All products sold in Malta that may pose a health or safety risk bear a CE marking.  A manufacturer uses the CE marking as a declaration that the product’s design and manufacture meet all requirements of EU directives.  Examples of products that should have a CE mark include toys, medical devices, safety devices, low voltage equipment, and pressure protective equipment.

If EU product legislation applies to a U.S. product, the U.S. exporter must apply CE marking in order to sell the product in the EU market.

The EU presumes that products manufactured to standards adopted by CEN, CENELEC, or ETSI, and referenced in the Official Journal as harmonized standards conform to the requirements of EU Directives.  The manufacturer then applies the CE marking and issues a declaration of conformity, which allows the product to circulate freely within the EU.  A manufacturer can choose not to use the harmonized EU standards, but then must demonstrate that the product meets the essential safety and performance requirements.  Trade barriers occur when design, rather than performance, and standards are developed by the relevant European standardization organization, and when U.S. companies do not have access to the standardization process through a European presence.


Competent national authorities have officially accredited independent test and certification laboratories, known as notified bodies, to test and certify products to EU requirements.

European Accreditation ( is an organization representing nationally recognized accreditation bodies.  Membership is open to nationally recognized accreditation bodies in countries in the European geographical area that can demonstrate that they operate an accreditation system compatible to appropriate EN and ISO/IEC standards.

Safety Gate

National Institute of Standards and Technology’s (NIST) Notify U.S. Service

Members of the World Trade Organization (WTO) are required under the Agreement on Technical Barriers to Trade (TBT Agreement) to notify to the WTO proposed technical regulations and conformity assessment procedures that could affect trade. Notify U.S. ( is a free, web-based e-mail registration service that captures and makes available for review and comment key information on draft regulations and conformity assessment procedur3es. Users receive customized e-mail alerts when new notifications are added by selected country or countries and industry sector(s) of interest and can also request full texts of regulations. This service and its associated web site are managed and operated by the USA WTO TBT Inquiry Point housed within the National Institute of Standards and Technology, part of the U.S. Department of Commerce.”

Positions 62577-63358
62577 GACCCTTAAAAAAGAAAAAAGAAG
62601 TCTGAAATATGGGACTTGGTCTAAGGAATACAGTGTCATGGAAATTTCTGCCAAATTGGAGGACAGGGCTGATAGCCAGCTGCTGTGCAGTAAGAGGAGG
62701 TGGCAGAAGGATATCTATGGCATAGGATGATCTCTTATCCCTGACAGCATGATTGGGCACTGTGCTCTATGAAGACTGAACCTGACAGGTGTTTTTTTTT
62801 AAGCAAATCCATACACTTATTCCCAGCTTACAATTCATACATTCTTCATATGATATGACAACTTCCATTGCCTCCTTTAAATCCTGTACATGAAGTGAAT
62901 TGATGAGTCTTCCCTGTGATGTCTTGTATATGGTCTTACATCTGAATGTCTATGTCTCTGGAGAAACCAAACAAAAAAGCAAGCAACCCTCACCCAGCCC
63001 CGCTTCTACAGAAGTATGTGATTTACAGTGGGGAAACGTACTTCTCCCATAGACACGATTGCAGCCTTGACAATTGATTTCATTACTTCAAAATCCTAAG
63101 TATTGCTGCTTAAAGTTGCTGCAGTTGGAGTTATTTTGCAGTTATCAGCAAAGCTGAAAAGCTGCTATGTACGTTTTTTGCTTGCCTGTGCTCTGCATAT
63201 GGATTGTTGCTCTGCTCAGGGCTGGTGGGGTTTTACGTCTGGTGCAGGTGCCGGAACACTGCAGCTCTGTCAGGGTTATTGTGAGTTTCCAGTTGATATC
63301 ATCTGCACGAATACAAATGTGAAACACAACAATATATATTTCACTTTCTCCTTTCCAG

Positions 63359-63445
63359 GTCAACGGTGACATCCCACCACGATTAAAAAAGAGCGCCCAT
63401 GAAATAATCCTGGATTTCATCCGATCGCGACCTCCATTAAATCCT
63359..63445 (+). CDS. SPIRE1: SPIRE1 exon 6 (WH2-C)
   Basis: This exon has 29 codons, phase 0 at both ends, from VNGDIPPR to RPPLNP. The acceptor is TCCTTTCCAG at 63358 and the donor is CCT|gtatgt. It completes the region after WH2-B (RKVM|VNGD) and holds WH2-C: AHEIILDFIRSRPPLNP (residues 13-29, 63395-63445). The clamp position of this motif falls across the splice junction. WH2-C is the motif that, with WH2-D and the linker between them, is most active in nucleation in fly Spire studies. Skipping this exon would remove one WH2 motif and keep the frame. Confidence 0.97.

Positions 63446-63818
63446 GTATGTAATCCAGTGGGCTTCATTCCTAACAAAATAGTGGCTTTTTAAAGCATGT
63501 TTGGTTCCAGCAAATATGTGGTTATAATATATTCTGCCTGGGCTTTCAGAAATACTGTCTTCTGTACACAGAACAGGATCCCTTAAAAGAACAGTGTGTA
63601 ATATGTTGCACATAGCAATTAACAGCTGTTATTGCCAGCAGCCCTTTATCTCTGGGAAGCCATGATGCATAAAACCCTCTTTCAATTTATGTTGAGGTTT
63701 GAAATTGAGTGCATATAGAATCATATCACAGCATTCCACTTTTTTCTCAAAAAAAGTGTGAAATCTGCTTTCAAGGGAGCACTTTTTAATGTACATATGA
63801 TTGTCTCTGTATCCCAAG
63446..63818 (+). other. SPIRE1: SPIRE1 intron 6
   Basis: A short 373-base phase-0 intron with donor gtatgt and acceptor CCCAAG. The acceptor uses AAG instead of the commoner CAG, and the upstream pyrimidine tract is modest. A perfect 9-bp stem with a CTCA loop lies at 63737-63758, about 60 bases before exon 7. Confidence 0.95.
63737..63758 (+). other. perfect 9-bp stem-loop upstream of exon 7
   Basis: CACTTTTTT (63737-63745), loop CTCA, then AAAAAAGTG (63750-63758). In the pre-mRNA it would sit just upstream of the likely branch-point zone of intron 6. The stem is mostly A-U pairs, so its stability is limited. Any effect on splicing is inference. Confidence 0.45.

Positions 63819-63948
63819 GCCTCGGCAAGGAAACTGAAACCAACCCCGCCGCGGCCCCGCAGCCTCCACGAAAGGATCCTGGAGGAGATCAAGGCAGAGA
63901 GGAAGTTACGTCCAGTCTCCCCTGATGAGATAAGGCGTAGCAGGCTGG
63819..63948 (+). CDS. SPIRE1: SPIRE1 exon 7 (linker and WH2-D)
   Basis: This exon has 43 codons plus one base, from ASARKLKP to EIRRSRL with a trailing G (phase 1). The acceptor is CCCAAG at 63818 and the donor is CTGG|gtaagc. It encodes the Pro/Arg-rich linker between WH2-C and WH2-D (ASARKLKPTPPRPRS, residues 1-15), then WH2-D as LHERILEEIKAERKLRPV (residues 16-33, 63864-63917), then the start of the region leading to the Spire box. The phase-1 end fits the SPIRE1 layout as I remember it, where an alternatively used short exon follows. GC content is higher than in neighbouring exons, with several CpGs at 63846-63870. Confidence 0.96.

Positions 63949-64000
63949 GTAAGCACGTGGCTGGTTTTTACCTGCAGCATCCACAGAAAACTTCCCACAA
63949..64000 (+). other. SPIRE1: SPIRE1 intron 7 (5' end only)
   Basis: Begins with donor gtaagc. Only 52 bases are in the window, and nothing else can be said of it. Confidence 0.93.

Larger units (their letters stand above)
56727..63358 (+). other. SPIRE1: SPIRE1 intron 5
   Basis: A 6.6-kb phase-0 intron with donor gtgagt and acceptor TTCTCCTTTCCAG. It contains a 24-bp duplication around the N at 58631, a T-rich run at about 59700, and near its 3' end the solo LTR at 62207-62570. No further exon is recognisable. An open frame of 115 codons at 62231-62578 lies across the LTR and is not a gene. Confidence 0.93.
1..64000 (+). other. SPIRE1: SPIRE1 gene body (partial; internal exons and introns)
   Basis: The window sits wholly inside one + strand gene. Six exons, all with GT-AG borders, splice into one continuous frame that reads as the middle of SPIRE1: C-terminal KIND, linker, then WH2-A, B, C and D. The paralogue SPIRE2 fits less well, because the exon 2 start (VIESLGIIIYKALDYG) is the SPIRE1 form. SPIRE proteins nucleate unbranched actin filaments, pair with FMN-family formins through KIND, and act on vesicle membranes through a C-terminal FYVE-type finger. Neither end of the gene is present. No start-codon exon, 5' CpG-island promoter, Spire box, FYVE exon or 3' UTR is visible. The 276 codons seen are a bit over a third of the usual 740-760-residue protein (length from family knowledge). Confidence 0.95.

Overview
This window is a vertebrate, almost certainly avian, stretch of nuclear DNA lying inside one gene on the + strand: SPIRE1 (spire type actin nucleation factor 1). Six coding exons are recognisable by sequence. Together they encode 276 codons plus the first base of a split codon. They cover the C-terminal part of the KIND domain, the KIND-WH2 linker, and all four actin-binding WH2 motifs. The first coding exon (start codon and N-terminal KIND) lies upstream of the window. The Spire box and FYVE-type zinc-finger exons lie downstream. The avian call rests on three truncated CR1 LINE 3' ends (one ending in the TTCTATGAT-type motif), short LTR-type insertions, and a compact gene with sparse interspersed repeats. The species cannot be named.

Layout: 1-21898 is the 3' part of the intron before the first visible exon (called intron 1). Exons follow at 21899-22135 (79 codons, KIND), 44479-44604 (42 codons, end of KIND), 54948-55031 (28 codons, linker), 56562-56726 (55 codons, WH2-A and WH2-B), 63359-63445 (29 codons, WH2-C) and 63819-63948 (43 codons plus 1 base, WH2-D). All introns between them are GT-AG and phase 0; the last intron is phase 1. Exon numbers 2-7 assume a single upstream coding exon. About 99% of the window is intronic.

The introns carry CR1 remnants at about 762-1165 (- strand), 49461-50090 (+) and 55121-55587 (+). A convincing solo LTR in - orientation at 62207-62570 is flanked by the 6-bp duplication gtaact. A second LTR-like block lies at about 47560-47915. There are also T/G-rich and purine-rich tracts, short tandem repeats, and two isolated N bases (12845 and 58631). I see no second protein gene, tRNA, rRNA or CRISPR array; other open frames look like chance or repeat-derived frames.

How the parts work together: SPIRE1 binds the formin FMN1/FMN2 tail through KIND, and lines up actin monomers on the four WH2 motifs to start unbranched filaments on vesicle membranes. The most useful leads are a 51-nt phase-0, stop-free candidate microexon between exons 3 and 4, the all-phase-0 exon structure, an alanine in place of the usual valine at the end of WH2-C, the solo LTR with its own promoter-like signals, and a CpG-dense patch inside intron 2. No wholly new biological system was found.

Publication of Technical Regulations

Local newspapers and MCCAA’s web site publish proposed and final technical regulations (  The Commission publishes national technical regulations on its website to allow other countries and interested parties to comment (

The EU publishes information about legislation and other information about the adoption or interpretation of laws in its Official Journal (  It also lists the standards reference numbers linked to legislation

Proposed EU member state technical regulations are published on the Commission’s website to allow other countries and interested parties to comment.

Frequently Asked Questions:

  • Where do I find EU product legislation?

Under industry sectors on

  • Where can I find European (EN) standards?

EU Harmonized Standards



  • In the event that I need the services of a test laboratory – EU notified body, U.S. based subcontractor or conformity assessment body - where do I obtain a list?

Contact Information

Contact Information

U.S. Mission to the EU

Jim Curtis, Standards Attaché

Tel: +32 2 811 42 44


National Institute of Standard & Technology

Gordon Gillerman Standards Coordination Office 100 Bureau Dr.

Mail Stop 2100

Gaithersburg, Maryland 20899

Tel: (301) 975-4000


CEN- European Committee for Standardization

Rue de la Science 23

B – 1040 Brussels, Belgium

Tel: 32.2.550.08.11

Fax: 32.2.550.08.19


CENELEC- European Committee for Electrotechnical Standardization

Rue de la Science 23

B – 1040 Brussels, Belgium

Tel: 32.2.519.68.71

Fax: 32.2.519.69.15


ETSI- European Telecommunications Standards Institute

Route des Lucioles 650

Sophia Antipolis

F-06560 Valbonne France